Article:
Pierre Lassonde Pavilion

Culture

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Iwan Baan
 

Nestled into Parc des Champs-de-Bataille in Québec City, Canada, the Pierre Lassonde Pavilion at the Musée National des Beaux-arts du Québec (MNBAQ) stands apart from its classical neighbours.

Af Finn MacLeod

Clad in translucent glass and organized in staggered rectangular forms, the building is a brazen addition to a museum campus dotted with twentieth-century temples of art. Rooted firmly in the contemporary with a subtle nod to the past, the pavilion appears — in a curious juxtaposition — to flow seamlessly into its neighbor, a 91-year-old Roman Catholic church.

Designed by Shohei Shigematsu of OMA in collaboration with Montreal-based Provencher_Roy Architects, the pavilion is the fourth building on the MNBAQ campus and the first to be designed by an international firm. It should come as no surprise that the pavilion is home to the museum’s contemporary collection: its boxy, soaring, daylit spaces with panoramic views of historic Quebec City form the perfect backdrop for the museum’s most avant-garde works.

In true OMA form, the design for the Pierre Lassonde Pavilion was guided by programmatic concerns, each element expressed as a simple rectangular volume. A strategy pioneered by Dutch designers and refined by OMA, design through programmatic massing has become the firm’s modus operandi, defining the designs of some of the firm’s most prolific work, including De Rotterdam tower and the Seattle Central Library. As OMA’s first building in Canada, the pavilion continues the firm’s established style while interpreting modern Canadian vernacular architecture in the context of Quebec’s European aesthetic. The resulting building is a surprising mix of daring composition and modest Canadian design.

Departing from the staid architecture of the white cube gallery, the galleries of the Pierre Lassonde Pavilion are organized in a series of stacked and stepped boxes, each housing a specific category of contemporary art. Expanding the museum’s exhibition space by 90%, and adding a landscaped roof terrace, a grand hall complete with 12.6-meter-high ceilings, and a staircase traversing a multi-story atrium, the Pierre Lassonde Pavilion  – the institution’s first addition in twenty-five years – ushers in a new era for the 83-year-old museum. Accommodating the demands of the long-overdue expansion, the 14,900-square-metre pavilion also hosts a large below-grade storage space and three stories of temporary, permanent, decorative and design arts, and Inuit art galleries.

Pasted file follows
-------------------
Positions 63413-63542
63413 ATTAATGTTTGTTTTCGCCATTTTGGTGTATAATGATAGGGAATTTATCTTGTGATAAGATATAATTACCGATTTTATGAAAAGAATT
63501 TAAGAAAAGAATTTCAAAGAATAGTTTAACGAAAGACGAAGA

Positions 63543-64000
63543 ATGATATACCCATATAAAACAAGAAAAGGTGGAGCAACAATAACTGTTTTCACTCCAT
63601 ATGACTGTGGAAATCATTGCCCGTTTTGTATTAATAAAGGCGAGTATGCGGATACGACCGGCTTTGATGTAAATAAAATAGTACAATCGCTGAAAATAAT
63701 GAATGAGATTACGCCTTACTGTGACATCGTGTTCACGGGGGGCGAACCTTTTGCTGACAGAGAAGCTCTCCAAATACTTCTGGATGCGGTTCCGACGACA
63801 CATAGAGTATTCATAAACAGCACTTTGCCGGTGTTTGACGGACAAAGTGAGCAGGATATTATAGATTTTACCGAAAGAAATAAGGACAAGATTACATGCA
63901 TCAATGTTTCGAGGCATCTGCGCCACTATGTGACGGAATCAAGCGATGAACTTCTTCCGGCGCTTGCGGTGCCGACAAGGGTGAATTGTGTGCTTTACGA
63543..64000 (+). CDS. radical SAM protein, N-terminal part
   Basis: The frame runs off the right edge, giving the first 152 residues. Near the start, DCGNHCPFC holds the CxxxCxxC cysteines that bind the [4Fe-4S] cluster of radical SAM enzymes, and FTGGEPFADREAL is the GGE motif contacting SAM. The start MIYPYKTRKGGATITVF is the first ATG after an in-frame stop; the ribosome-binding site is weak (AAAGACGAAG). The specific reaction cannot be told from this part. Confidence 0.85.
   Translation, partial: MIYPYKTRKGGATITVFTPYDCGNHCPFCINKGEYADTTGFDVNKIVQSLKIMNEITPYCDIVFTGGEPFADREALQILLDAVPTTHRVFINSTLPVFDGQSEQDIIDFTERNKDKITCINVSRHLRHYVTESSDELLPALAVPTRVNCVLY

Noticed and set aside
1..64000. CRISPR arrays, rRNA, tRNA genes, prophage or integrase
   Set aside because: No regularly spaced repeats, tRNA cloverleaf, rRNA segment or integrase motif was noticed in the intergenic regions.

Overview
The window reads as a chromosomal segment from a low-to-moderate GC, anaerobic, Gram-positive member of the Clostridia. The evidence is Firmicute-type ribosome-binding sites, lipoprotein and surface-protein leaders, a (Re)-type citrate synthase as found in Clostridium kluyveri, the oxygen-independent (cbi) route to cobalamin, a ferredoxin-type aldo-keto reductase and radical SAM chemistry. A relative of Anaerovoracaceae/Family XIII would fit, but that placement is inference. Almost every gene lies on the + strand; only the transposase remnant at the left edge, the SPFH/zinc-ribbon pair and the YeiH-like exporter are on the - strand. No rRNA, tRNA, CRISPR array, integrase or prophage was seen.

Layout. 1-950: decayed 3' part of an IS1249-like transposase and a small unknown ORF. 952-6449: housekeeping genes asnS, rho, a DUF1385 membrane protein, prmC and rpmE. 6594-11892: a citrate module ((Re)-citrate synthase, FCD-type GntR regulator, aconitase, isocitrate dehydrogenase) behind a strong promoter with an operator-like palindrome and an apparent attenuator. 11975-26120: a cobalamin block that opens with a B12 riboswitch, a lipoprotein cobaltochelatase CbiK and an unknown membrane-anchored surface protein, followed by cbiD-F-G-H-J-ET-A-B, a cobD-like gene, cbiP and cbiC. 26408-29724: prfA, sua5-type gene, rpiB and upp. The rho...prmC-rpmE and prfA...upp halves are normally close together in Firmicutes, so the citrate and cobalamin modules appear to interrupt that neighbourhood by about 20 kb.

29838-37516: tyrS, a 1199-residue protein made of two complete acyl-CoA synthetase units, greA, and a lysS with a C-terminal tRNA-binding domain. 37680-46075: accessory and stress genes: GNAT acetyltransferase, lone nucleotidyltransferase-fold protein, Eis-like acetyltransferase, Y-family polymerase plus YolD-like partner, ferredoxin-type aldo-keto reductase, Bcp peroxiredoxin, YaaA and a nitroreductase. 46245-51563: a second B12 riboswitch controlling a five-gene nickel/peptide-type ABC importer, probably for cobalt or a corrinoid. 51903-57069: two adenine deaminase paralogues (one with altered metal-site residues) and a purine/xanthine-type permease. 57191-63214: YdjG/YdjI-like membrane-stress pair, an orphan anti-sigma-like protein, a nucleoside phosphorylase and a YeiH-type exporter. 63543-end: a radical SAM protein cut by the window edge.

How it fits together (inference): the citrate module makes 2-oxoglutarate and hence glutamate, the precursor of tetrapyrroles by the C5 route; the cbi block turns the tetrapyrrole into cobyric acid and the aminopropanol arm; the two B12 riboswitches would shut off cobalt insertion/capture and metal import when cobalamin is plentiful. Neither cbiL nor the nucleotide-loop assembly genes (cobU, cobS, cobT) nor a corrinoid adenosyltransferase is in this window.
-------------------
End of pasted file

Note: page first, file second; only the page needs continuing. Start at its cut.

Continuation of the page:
Connected to the existing campus through a 130-meter underground passageway, the pavilion integrates the park and the street, creating a new entrance and public plaza along Quebec City’s Grand Allée, while establishing a new link to the museum at street level. Framed above by the cantilevers of the galleries above, the grand hall establishes a sense of kitschy arrival. As if inspired by Wes Anderson, the cloakroom is covered floor to ceiling in neon green and is flanked by a concrete frame which serves a dual role as a modern facade for the adjacent church cloister building.

Resolute in its connection to the park, the building draws nature inward with panoramic views of an array of natural grasses on the building’s three roof gardens, and features a second-story roof terrace overlooking the park and adjacent St. Lawrence River. Inside, column-free galleries maintain a visual connection to the park, while a glass-enclosed pop-out staircase encourages patrons to explore their surroundings as they circulate through the museum. Supported by a complex structural scheme, the cantilevered volumes ensure maximum gallery and exterior space while producing minimal visual disruption to the park. Replacing a decommissioned museum building, the pavilion is a considerate addition to the institution and site.

A transparent, contemporary, and thoroughly bespoke building, the pavilion has already played host to public events in its new indoor and outdoor spaces, demonstrating its versatility and longevity. A new, permanent home for some of the museum’s most physically challenging works, the Pierre Lassonde Pavilion elegantly addresses challenges set out by the institution while providing room for growth — and most importantly, change — as the role of the modern museum continues to change.